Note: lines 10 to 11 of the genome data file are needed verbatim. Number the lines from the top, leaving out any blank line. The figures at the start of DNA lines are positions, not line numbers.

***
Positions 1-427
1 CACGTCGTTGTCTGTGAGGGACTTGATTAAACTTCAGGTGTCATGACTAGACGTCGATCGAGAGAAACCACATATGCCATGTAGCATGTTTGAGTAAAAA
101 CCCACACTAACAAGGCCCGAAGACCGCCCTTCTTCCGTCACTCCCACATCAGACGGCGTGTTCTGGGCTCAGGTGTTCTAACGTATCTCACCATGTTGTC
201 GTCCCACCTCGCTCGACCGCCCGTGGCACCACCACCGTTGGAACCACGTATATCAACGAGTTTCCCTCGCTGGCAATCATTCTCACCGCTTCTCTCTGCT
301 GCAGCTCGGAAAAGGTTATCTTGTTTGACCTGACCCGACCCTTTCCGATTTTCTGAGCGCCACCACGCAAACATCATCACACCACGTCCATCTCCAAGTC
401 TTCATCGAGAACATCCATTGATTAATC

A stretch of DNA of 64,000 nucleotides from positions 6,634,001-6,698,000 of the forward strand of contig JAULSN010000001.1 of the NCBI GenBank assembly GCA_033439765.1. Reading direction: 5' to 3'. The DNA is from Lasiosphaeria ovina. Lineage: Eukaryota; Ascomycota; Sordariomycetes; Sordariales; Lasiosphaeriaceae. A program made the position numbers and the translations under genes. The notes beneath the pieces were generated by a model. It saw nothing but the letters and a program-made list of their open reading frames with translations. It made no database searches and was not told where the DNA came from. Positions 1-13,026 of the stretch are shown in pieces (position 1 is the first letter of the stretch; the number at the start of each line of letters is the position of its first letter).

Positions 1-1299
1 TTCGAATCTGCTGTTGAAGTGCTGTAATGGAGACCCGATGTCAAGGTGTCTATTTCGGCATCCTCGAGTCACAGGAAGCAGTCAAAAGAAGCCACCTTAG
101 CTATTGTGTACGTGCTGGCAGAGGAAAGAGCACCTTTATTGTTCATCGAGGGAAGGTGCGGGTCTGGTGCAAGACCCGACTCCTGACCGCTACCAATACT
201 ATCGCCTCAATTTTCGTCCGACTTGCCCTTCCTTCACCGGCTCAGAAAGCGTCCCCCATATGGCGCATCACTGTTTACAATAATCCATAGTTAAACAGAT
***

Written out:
101 CTATTGTGTACGTGCTGGCAGAGGAAAGAGCACCTTTATTGTTCATCGAGGGAAGGTGCGGGTCTGGTGCAAGACCCGACTCCTGACCGCTACCAATACT
201 ATCGCCTCAATTTTCGTCCGACTTGCCCTTCCTTCACCGGCTCAGAAAGCGTCCCCCATATGGCGCATCACTGTTTACAATAATCCATAGTTAAACAGAT